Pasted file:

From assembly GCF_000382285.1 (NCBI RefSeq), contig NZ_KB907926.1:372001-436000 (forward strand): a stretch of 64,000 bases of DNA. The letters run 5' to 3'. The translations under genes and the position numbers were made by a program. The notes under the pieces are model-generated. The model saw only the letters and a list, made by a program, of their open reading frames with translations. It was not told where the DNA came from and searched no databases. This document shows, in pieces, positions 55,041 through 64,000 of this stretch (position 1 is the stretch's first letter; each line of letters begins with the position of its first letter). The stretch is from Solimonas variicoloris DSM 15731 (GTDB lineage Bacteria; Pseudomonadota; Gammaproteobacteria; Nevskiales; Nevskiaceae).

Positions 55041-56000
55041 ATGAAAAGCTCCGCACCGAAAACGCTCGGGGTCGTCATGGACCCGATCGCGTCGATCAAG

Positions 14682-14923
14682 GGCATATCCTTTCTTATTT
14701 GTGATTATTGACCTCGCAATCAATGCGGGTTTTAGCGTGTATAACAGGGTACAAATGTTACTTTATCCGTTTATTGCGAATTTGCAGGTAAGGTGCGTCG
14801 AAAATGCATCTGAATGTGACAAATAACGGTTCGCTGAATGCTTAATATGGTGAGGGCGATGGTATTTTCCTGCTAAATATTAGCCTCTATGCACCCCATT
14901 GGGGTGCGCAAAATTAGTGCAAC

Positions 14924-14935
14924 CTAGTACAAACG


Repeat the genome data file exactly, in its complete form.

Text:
From assembly GCF_000382285.1 (NCBI RefSeq), contig NZ_KB907926.1:372001-436000 (forward strand): a stretch of 64,000 bases of DNA. The letters run 5' to 3'. The translations under genes and the position numbers were made by a program. The notes under the pieces are model-generated. The model saw only the letters and a list, made by a program, of their open reading frames with translations. It was not told where the DNA came from and searched no databases. This document shows, in pieces, positions 55,041 through 64,000 of this stretch (position 1 is the stretch's first letter; each line of letters begins with the position of its first letter). The stretch is from Solimonas variicoloris DSM 15731 (GTDB lineage Bacteria; Pseudomonadota; Gammaproteobacteria; Nevskiales; Nevskiaceae).

Positions 55041-56000
55041 ATGAAAAGCTCCGCACCGAAAACGCTCGGGGTCGTCATGGACCCGATCGCGTCGATCAAG

Positions 14682-14923
14682 GGCATATCCTTTCTTATTT
14701 GTGATTATTGACCTCGCAATCAATGCGGGTTTTAGCGTGTATAACAGGGTACAAATGTTACTTTATCCGTTTATTGCGAATTTGCAGGTAAGGTGCGTCG
14801 AAAATGCATCTGAATGTGACAAATAACGGTTCGCTGAATGCTTAATATGGTGAGGGCGATGGTATTTTCCTGCTAAATATTAGCCTCTATGCACCCCATT
14901 GGGGTGCGCAAAATTAGTGCAAC

Positions 14924-14935
14924 CTAGTACAAACG